opposition groups to form a transitional government and to gather
information for policymakers back home. Such diplomatic activity
was emblematic of the resources and attention committed to Rwanda
despite its relative unimportance to U.S. interests.
In their hour-long meeting, Bushnell told Habyarimana that "Rwanda
was in an historic transition, one which historians would record as
being glorious, or ignominious and tragic." She observed that U.S.
support of UN peacekeeping in Rwanda was in jeopardy and that
"Rwanda was losing funding" from the U.S. "with each day of delay".
Both Bushnell and her colleague, Central Africa office director
Arlene Render, registered their "deep concern over the mounting
violence in Rwanda", as well as "the distribution of arms and arms
caches". While the president had earlier dismissed the
power-sharing agreement to his followers (Note 1), he told his U.S.
visitors that he "supported the Arusha Accord and would continue to
do so" but was "greatly disquieted" by the "current political
atmosphere". The next day, the officials met with rebel Rwandan
Patriotic Front leaders who "blamed the President for the impasse".
Document 1 Kigali 01316, 25 Mar 94
Bushnell and Render's immediate efforts were in vain. Two weeks
later, upon returning from a regional summit, the plane carrying
Habyarimana and Burundian President Cyprien Ntaryamira was shot
down as it approached Kigali, effectively kicking off a genocide.
From April to July 1994, Hutu extremists in the Rwandan government,
military and militias killed more than 500,000 Rwandan Tutsi and
moderate Hutu in an attempt to preserve a chauvinistic, one-party
state and prevent the establishment of the transition government
called for in the 1993 Arusha Accords. However, Bushnell's visit
served to educate her and U.S. officials about the situation in
Rwanda, such that she understood and so informed Secretary of State
Warren Christopher that the assassination of the two presidents
would lead to "widespread violence - in either or both countries".
As horrific as the killing was in Rwanda, the U.S. did not see its
interests affected enough to launch unilateral intervention.
President Clinton himself best articulated his Administration's
calculus during D-Day commemorations in France on June 7 saying of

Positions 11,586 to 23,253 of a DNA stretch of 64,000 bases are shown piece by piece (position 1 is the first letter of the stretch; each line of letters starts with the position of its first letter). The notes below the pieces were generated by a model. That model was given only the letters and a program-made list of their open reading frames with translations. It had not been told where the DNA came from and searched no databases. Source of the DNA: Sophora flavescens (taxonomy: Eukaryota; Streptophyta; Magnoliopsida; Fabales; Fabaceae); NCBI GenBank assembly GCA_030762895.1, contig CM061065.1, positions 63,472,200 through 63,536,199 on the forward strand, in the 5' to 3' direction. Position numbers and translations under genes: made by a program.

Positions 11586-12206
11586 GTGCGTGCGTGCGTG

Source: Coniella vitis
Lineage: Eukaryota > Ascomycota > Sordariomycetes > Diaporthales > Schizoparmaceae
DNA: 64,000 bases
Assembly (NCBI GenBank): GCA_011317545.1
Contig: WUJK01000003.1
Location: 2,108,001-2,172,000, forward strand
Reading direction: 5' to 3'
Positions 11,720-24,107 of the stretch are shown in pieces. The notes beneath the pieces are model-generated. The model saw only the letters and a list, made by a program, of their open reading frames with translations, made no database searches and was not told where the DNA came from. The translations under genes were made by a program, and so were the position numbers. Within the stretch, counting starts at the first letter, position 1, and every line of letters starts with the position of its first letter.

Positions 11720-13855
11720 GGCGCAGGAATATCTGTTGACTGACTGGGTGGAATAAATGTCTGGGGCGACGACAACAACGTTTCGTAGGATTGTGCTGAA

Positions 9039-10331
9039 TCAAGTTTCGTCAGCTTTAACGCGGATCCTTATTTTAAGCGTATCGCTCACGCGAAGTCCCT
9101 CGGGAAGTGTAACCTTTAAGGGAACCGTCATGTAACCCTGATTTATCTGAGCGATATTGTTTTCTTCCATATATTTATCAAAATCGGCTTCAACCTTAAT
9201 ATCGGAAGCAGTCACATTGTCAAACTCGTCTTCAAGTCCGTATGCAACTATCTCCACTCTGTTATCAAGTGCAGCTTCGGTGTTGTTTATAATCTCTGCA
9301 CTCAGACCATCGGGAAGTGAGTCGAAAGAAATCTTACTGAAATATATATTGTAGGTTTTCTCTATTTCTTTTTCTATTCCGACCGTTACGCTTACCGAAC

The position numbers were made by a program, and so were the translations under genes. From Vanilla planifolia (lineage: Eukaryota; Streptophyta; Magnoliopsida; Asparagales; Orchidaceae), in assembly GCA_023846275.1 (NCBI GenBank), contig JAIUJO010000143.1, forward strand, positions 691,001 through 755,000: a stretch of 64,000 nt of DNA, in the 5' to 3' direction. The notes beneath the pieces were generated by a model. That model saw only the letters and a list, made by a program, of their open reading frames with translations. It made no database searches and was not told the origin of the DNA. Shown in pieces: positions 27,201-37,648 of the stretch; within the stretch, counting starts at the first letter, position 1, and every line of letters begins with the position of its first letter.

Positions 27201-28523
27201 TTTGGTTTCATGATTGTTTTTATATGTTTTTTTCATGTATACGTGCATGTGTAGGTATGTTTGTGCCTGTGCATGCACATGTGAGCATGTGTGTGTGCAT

U.S. humanitarian relief efforts on Rwanda "I think that is about
all we can do at this time when we have troops in Korea, troops in
Europe, the possibility of new commitments in Bosnia if we can
achieve a peace agreement, and also when we are working very hard
to try to put the U.N. agreement in Haiti back on track, which was
broken." (Note 3) While some countries argued early for action, few
actually ever brought any means to bear-the "lack of resources and
political commitment" was "a failure by the United Nations system
as a whole" as the Independent Inquiry on the UN noted. (Note 4)
The U.S. did not encourage a UN response because it saw two
potential outcomes: the authorization of a new UN force and a new
mandate without the means to implement either; and worse, the very
real possibility of the U.S. having to bail out a failed UN
mission. For the recently-burned Clinton Administration, this
looked like Somalia redux.
Nevertheless, throughout the crisis, considerable U.S.
resources-diplomatic, intelligence and military-and sizable
bureaucracies of the U.S. government-were trained on Rwanda. This
system collected and analyzed information and sent it up to
decision-makers so that all options could be properly considered
and 'on the table'. Officials, particularly at the middle levels,
sometimes met twice daily, drafting demarches, preparing press
statements, meeting or speaking with foreign counterparts and other
interlocutors, and briefing higher-ups. Indeed, the story of Rwanda
for the U.S. is that officials knew so much, but still decided
against taking action or leading other nations to prevent or stop
the genocide. Despite Rwanda's low ranking in importance to U.S.
interests, Clinton Administration officials had tremendous capacity
to be informed--and were informed--about the slaughter there; as
noted author Samantha Power writes "any failure to fully appreciate
the genocide stemmed from political, moral, and imaginative
weaknesses, not informational ones." (Note 5)
This report examines the information and intelligence resources
available to and relied upon by policymakers during the Rwanda
crisis. It also highlights the structure and personalities of U.S.
decision-making during that late spring of 1994 when hundreds of
thousands were killed as the U.S. and other nations stood by.
Who Produced the Information?
[includes details on extensive information available to U.S.
officials through diplomatic, intelligence, and military sources.
Who Used the Information?
The President and Vice President
As the top elected official in the country and as the
Commander-in-Chief of the armed forces, President Bill Clinton had
access to any item of information created by U.S. diplomatic,
defense or intelligence organizations and could also order the
production of any report, analysis or memo by these same
Departments and agencies. Vice President Al Gore, who had a close
working relationship with the President and whose long experience
in foreign affairs and defense issues was much relied upon, could
also review or call for production of any conceivable information.
For example, both received and reviewed the President's Daily Brief
produced by the CIA. In addition, Cabinet officials and others
reported up to the President and Vice President. ... Besides
official communications, the President had access to all varieties
of information. This April 21 letter from Rwandan human rights
activist Monique Mujawamariya, whom the President had welcomed to
the White House in December 1993, implored President Clinton to act
against the "campaign" of "genocide against the Tutsis", reminding
him that the U.S. "has a moral and legal treaty obligation to
'suppress and prevent' genocide." Document 47 Mujawamariya Letter
to the President, 21 Apr 94 ...
[report includes additional detail on the National Security
Council, the "Principals Committee," the "Deputies Committee," and
"Interagency Working Groups," and the "Interagency Task Force."]
Excerpt on NSC:
Serving the NSC are directorates to coordinate the work of the
agencies and monitor U.S. policy, which vary in size and influence